Should we ban the term “constraint”?

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My musings on project management, project portfolio management and change management. I'm a firm believer that a pragmatic approach to organizational change that addresses process & technology, but primarily, people will maximize chances for success. This blog contains articles which I've previously written and published as well as new content.

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Categories: Project Management

The term constraint ought to be banned when teaching modern project management!

To clarify this shocking statement, there’s nothing wrong with establishing targets or acknowledging the relationship between key project variables such as scope, time, resources, cost or quality – it’s strictly the misuse of the word that offends me.

A constraint represents a hard limit on one’s ability to extend one of these variables.  Unfortunately, there are extremely few cases where this is practically true. Don’t get me wrong – there are some projects where one or more variables are truly constrained – Y2K remediation projects are one example of a valid time constraint.

In most cases, when I’ve asked clients what tends to be the limiting factors for their projects, they might initially indicate schedule, cost or resources but when pushed, their project customers can tolerate some schedule slippage, some budget overruns or they are able to free up resources at the eleventh hour.

It might sound like I am nitpicking over semantics, but the impacts of blind adherence to constraints can be dire.  If a project manager believes that scope is a hard constraint, this may cause the project team to ignore change opportunities that could reduce risk, stress on the project team or increase the probability of project success.

This is not an invitation to ignore the relationships between the variables entirely – if we do, then we are as guilty as those customers that demand fast, good & cheap without something “giving”. 

A PM should never assume that a project is as constrained as it appears to be – negotiation is a critical, but often overlooked, soft skill.

(Note: this article was originally written and published by in December 2010 on my personal blog,

Posted on: February 05, 2018 07:07 AM | Permalink

Comments (11)

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Good point Kiron.

Let's ban that term. I never liked the use of that term.

Constraint - which is an important factor in project and as you rightly said it is loosing its position in the process of project movement. but without any initial assumption or constraints we cannot plan the project or list out the requirements. As a part of progressive elaboration, constraints will shape in a better way with all the stakeholders my view changes in a constraint by considering all the risk assessment is on positive note... but surely it should be as early as possible in life cycle of project....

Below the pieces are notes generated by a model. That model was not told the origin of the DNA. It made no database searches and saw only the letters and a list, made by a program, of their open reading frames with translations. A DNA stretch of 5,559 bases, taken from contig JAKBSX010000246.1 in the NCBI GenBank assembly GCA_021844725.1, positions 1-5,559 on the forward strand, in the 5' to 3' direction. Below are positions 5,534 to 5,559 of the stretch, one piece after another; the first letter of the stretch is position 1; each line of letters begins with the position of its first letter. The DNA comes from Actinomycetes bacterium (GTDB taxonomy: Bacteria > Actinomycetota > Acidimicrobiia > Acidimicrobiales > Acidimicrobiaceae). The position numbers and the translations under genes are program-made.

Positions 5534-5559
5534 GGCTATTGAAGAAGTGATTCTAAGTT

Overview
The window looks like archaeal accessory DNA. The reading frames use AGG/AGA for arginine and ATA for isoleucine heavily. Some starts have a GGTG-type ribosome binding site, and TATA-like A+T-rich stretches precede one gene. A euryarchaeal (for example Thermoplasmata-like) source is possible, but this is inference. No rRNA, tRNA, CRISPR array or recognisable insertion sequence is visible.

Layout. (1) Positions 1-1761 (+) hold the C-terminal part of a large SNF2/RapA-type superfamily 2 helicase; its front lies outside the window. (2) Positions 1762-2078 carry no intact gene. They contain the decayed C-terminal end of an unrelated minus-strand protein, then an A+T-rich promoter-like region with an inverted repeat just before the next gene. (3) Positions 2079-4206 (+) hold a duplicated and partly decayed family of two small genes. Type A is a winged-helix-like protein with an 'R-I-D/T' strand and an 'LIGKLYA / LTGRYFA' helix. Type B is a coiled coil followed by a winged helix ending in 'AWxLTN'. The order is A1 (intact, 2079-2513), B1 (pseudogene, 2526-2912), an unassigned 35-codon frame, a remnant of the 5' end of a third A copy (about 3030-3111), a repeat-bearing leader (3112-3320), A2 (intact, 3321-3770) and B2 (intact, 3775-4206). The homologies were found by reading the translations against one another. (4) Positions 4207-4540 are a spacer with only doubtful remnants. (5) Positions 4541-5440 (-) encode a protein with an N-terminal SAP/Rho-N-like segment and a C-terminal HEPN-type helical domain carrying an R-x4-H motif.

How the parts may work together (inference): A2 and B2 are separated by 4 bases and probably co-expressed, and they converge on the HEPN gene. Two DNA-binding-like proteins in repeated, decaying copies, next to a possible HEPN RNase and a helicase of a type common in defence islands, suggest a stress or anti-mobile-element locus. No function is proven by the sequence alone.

I don't look too much into the meaning of the word itself, but I do make a straight swap between the areas of scope, schedule, cost, quality etc. and equate these with the term "constraints", simply because it has been used for so long, and outside the project management world, business also understands this term. Further, I see constraints as something that can and does have some slack, some slippage. Often the meaning of constraint means "forced" liked backed into a corner, but another meaning is "severely restricted". So although very limiting, it's not a death sentence.

Thanks Drake, Shanthi & Sante - often the fences we encounter are those we've built ourselves!


Good article, Kiron
I think that constraints are outside of my control. Actually they are imposed by the client, organization, or by any government regulations.

Thanks Anish - let's just make sure those constraints are truly "firm" and don't be afraid to ask for the "why" underlying them if it is not clear.


a rose by any other name is still a rose

I personally am a bit ambivalent about this. If, as a PM, I do not recognise and adhere to constraints, there is a good chance that I will not meet project objectives.

I do get the point that the objectives, themselves, may be constrained - and give rise to constraints when managing projects. But the end point is that if I have a set of objectives that dictate a constraint, it would not be wholly responsible of me to adhere to that constraint.

The examples in the post of schedule slippage, etc., are decisions being taken by project stakeholders and not individual PMs. Yes, the objectives can be modified so that the constraints are relaxed - but this just gives us a new set of looser constraints.

It is an interesting point of view, though - and one that can be illustrated to stakeholders when freezing the project objectives.

Everything is relative and when you ask "why" few times you can even change something that initially looked as a non negotiable constraint.

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